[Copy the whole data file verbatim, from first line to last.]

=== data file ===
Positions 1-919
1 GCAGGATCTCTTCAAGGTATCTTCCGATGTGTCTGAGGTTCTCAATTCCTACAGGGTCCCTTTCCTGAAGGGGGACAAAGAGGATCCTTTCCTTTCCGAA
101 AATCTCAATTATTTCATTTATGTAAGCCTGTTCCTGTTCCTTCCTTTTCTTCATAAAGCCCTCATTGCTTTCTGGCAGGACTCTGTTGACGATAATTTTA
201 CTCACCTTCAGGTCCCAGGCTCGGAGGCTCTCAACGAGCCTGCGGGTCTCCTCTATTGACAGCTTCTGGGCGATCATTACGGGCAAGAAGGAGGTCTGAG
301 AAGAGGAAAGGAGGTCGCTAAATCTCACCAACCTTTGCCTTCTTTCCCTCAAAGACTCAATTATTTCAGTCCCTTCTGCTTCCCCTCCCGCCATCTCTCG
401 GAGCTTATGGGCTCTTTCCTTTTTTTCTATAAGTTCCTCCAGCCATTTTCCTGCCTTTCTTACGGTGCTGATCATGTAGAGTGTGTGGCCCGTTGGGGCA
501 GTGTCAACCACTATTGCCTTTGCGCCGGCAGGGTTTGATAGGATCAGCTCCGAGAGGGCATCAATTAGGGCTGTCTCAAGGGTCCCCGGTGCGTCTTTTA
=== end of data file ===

Positions 1-919
1 GCAGGATCTCTTCAAGGTATCTTCCGATGTGTCTGAGGTTCTCAATTCCTACAGGGTCCCTTTCCTGAAGGGGGACAAAGAGGATCCTTTCCTTTCCGAA
101 AATCTCAATTATTTCATTTATGTAAGCCTGTTCCTGTTCCTTCCTTTTCTTCATAAAGCCCTCATTGCTTTCTGGCAGGACTCTGTTGACGATAATTTTA
201 CTCACCTTCAGGTCCCAGGCTCGGAGGCTCTCAACGAGCCTGCGGGTCTCCTCTATTGACAGCTTCTGGGCGATCATTACGGGCAAGAAGGAGGTCTGAG
301 AAGAGGAAAGGAGGTCGCTAAATCTCACCAACCTTTGCCTTCTTTCCCTCAAAGACTCAATTATTTCAGTCCCTTCTGCTTCCCCTCCCGCCATCTCTCG
401 GAGCTTATGGGCTCTTTCCTTTTTTTCTATAAGTTCCTCCAGCCATTTTCCTGCCTTTCTTACGGTGCTGATCATGTAGAGTGTGTGGCCCGTTGGGGCA
501 GTGTCAACCACTATTGCCTTTGCGCCGGCAGGGTTTGATAGGATCAGCTCCGAGAGGGCATCAATTAGGGCTGTCTCAAGGGTCCCCGGTGCGTCTTTTA